Should we all email someone?

  2. Tom the first and best says:

    I am not normally a fan of scramble crossings as they are to the advantage of only some pedestrians and the disadvantage of others (mostly pedestrians wanting to go across only one of the streets, who by law have to wait while motor traffic heading in the same direction as them is allowed to go and this is very frustrating).

    However at this t-intersection with its tram stops, similar to the Flinders and Elizabeth Sts crossing (where the scramble crossing is the best option other than extending the pedestrian subway under Elizabeth St), a scramble crossing would likely be an improvement and should be implemented.

    I would also remove the option of turning right into and out of Bourke St and consider diverting all traffic eastbound along Bourke St into Godfrey St and thus into Little Collins St.

    • Marcus Wong says:

      The west end of Little Collins Street is one of the few ‘little’ streets in Melbourne with two way traffic – the only other one is Flinders Land between William and Market Street.

  3. Ben says:

    Yes it’s nasty.

    Elizabeth and Flinders intersection is similar in many ways, T junction, tram stop, zillions of pedestrians, but it does have a scramble crossing. Not sure if the fact the Elizabeth street trams terminate there makes a difference to the design?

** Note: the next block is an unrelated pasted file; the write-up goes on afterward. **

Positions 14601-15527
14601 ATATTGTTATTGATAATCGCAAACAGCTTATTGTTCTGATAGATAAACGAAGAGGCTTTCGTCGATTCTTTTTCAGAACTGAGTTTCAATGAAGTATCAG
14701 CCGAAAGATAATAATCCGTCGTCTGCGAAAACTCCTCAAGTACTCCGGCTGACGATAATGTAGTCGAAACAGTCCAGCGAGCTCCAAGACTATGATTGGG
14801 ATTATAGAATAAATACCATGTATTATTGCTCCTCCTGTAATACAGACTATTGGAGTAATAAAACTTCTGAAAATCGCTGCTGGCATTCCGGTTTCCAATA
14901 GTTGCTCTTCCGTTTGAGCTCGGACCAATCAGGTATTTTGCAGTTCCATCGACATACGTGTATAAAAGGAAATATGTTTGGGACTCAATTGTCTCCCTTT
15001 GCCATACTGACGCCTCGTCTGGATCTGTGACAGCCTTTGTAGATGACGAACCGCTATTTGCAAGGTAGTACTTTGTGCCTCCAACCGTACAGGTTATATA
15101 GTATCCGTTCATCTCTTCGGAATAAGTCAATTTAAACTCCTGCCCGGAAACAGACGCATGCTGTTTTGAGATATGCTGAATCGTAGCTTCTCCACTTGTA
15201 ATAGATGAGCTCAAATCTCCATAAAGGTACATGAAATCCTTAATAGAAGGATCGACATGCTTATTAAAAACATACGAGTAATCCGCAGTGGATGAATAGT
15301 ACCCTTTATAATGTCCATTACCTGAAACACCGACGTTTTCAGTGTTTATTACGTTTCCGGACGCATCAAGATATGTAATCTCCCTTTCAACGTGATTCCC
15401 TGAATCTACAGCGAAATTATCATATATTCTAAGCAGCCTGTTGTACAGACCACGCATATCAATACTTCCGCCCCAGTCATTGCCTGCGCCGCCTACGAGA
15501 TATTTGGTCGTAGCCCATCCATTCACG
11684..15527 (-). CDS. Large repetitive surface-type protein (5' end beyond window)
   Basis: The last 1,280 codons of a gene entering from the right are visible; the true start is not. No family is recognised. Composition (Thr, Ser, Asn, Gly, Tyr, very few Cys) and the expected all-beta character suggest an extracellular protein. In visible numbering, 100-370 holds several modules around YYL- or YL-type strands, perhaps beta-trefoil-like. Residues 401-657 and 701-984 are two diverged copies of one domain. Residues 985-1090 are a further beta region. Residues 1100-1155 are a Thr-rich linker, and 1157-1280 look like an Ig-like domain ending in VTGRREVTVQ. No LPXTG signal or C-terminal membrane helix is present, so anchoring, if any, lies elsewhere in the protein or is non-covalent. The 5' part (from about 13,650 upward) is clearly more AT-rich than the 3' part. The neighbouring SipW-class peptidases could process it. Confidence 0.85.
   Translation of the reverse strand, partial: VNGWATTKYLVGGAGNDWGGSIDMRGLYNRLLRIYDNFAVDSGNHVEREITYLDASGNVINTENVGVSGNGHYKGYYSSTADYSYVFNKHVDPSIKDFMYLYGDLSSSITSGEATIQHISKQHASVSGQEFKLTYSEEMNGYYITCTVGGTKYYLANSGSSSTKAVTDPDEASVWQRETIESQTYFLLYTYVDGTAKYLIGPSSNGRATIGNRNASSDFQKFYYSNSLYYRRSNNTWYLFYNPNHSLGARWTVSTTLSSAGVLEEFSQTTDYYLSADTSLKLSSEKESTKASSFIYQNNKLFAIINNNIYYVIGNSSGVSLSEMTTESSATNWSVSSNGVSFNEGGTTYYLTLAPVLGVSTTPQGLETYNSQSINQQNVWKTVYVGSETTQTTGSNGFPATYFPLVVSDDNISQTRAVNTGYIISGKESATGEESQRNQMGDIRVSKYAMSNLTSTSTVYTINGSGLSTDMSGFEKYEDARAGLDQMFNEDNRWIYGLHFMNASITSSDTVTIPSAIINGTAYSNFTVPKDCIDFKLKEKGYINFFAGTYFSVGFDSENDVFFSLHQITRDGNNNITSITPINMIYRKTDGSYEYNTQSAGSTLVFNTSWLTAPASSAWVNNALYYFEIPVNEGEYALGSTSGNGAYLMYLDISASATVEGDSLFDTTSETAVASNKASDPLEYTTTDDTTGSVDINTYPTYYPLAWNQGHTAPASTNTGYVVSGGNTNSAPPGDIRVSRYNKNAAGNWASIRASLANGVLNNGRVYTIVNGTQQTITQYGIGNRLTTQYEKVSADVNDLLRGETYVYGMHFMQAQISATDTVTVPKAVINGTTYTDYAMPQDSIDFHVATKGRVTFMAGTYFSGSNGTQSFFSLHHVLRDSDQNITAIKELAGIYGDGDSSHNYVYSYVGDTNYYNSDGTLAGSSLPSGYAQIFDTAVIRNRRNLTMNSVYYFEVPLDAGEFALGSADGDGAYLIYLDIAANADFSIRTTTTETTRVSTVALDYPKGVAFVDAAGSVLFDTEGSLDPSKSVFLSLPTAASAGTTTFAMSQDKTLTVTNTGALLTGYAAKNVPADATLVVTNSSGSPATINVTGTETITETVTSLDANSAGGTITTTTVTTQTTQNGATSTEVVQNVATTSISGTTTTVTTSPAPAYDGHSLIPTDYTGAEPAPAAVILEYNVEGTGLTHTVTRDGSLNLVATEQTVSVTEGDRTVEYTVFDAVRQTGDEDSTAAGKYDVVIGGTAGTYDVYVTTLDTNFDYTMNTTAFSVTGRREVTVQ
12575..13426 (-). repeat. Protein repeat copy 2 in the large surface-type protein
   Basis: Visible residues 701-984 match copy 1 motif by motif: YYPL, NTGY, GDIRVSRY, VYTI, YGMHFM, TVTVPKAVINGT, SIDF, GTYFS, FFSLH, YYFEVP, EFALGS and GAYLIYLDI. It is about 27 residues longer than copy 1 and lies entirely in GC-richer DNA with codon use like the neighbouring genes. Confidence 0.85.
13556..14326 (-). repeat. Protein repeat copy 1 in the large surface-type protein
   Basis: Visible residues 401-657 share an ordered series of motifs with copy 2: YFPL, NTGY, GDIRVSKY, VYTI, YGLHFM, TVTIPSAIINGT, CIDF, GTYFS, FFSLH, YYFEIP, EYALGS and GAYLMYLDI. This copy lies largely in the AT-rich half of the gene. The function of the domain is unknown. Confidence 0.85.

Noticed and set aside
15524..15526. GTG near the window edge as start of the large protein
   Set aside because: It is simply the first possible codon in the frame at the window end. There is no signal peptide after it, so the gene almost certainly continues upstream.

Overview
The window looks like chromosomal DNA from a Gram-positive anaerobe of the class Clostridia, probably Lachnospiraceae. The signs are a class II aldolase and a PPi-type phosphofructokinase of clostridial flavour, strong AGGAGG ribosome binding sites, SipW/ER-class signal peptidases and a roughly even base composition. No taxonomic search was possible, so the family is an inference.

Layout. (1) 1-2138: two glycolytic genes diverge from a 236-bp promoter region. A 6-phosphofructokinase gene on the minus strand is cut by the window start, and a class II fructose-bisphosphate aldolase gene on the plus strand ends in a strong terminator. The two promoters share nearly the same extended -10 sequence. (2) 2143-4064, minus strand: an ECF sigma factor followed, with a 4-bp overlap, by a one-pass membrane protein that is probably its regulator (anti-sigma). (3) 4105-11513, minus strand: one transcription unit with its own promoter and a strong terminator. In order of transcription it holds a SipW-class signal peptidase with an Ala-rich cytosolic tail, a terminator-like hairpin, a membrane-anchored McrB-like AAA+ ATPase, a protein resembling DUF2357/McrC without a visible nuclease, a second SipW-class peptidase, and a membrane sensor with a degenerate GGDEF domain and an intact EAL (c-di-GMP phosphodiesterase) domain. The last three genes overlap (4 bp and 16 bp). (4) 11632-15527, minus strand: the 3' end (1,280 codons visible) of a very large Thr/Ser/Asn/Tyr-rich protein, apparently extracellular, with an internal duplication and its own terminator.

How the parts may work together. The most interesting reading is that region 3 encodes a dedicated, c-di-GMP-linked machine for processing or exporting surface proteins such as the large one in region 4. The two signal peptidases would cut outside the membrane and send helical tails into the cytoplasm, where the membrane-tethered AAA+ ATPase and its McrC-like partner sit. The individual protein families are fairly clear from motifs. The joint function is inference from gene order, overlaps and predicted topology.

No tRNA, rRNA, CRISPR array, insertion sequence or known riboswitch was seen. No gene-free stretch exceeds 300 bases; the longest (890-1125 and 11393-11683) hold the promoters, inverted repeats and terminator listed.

4. Beren Scott says:

    To be honest, the tram stop is in the wrong position. It should be on Spencer street. Basically replace the tram stop pointing towards Spencer Street, with two stops on Spencer Street. Leave the one which is heading away, and this would greatly fix the congestion issues.

    It would split traffic a bit more. The intersection is dangerous, and not just that the tram literally has to take a very slow corner avoiding the pedestrians.

    But, if you didn’t wish to do that, simply close the Burke St end to road traffic.

    • Marcus Wong says:

      One problem is how long the new tram stops are – if you moved the St Kilda bound tram stop onto Spencer Street, it will be right up against the existing stop at Collins Street.

  5. Andrew says:

    I am all for King Street being treated as a main thoroughfare through the city for cars. It is part of our national highway system. But every other intersection in the city should be much more tram and pedestrian friendly. Bourke and Swanston has a quick traffic light cycle and it works well, admittedly without cars. I am surprised you could get a photo of the situation without people illegally crossing. I would and do.

    • Marcus Wong says:

      Since the completion of CityLink having National Route 1 and 79 use King Street is just a historical artifact. But of all the traffic sewers in the CBD, King Street is the one with the most connectivity north and south of the Hoddle Grid.